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Aspergillus allergic response due to the Aspergillus fungus). Aspergillus molds are found everywhere world-wide, especially in the autumn and winter in the Northern hemisphere. The genus includes over 150 species but only a few of these molds can cause illness in humans and animals. Most people are naturally immune and do not develop disease caused by Aspergillus. However, when disease does occur, it takes several forms. The type of diseases caused by Aspergillus are varied, ranging from an "allergy"-type illness to life-threatening generalized infections. Diseases caused by Aspergillus are called aspergillosis. The severity of aspergillosis is determined by various factors but one of the most important is the state of the immune system of the person. Aspergillus versicolor Conidia dimensions 2-3.5 microns. It is commonly found in soil, hay. cotton and dairy products.  The conidia A. versicolor may be of various colors.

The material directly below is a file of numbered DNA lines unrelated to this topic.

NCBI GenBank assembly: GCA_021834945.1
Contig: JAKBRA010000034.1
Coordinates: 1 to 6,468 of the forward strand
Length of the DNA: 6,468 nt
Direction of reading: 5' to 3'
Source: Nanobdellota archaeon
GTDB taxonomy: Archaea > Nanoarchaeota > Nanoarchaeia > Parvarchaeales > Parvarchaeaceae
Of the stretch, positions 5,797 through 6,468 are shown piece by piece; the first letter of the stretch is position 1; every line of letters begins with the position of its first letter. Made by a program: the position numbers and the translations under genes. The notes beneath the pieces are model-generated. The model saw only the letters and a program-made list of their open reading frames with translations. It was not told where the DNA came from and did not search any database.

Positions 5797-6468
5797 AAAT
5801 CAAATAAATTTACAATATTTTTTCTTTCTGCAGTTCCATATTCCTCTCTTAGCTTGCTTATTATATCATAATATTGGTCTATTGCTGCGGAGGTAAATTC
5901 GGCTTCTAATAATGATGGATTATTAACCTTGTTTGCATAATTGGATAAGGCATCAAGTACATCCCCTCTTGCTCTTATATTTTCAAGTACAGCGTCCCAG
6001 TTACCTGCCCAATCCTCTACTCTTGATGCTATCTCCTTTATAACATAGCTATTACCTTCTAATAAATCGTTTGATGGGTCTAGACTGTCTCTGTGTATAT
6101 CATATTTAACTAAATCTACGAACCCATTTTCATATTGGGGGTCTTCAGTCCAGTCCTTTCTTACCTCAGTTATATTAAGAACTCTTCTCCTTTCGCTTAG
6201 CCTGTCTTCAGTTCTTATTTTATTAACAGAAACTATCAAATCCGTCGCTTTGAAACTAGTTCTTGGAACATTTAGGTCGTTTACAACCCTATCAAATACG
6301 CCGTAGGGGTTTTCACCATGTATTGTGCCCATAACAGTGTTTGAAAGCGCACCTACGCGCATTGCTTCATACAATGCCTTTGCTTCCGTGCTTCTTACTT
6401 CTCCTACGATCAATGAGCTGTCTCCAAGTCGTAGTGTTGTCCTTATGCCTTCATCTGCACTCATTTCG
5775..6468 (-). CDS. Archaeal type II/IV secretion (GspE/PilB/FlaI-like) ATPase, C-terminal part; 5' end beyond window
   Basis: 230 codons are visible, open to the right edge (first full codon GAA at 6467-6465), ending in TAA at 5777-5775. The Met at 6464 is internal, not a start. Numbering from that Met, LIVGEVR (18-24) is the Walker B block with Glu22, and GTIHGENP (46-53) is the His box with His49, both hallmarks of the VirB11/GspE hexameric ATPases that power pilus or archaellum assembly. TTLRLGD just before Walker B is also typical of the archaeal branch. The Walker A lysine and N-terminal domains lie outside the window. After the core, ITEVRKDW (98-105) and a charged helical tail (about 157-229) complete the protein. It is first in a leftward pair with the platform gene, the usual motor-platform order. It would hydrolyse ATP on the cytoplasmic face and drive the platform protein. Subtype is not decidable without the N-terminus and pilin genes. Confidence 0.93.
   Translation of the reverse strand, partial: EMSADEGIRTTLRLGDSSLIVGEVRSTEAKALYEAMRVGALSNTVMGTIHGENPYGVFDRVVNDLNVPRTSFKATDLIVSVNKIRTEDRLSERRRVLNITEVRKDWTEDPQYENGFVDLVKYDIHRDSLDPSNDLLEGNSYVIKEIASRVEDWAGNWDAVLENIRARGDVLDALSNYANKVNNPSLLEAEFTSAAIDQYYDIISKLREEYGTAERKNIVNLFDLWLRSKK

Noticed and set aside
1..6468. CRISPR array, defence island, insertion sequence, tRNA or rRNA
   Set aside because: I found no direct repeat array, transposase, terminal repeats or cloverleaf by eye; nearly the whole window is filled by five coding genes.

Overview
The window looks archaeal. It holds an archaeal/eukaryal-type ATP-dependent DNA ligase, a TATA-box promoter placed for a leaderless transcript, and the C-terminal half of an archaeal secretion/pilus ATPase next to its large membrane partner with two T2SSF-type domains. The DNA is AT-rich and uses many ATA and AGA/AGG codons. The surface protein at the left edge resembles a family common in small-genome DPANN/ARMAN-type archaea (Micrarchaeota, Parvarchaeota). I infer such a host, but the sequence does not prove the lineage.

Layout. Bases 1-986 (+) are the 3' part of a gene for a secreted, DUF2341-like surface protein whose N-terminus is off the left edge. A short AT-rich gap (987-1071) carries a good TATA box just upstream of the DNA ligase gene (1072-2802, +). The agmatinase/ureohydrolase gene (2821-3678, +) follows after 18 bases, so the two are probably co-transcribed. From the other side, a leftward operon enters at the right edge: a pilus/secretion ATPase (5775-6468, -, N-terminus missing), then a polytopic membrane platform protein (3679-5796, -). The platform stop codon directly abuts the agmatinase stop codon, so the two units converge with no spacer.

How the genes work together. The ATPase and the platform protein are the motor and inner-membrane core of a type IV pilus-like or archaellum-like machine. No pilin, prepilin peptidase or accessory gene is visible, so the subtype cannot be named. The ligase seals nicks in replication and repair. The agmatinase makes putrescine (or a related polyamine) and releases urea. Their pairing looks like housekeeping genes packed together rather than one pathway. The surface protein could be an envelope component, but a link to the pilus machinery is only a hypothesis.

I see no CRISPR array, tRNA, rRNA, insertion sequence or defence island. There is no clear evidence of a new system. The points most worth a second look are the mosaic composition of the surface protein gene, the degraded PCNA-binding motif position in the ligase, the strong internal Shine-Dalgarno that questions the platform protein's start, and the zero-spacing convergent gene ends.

Clinical Information
  This species is very common and displays great variability in colony pattern and size. Clinical Relevance: A. versicolor can produce a mycotoxin sterigmatocystin and cyclopiaxonic acid. These toxins can cause diarrhea and upset stomach. It is reported to be a kidney and liver carcinogen. This species is only occasionally pathogenic. Aspergillus versicolor Clinical Information An important agent of opportunistic infections in debilitated patients. Can cause inflammatory diseases in lungs and other organs. Can cause fungus balls, known as mycetoma, to form in the lungs. Causes infection of the anterior and posterior chambers of the eye and can lead to blindness. Aspergillus can produce clinical infections in persons who have weak immune systems. Disseminated aspergillosis is a rare, acute and usually fatal infection that produces Septicemia, Thrombosis, and can affect virtually any organ, but especially the heart,lungs,brain,and kidneys.

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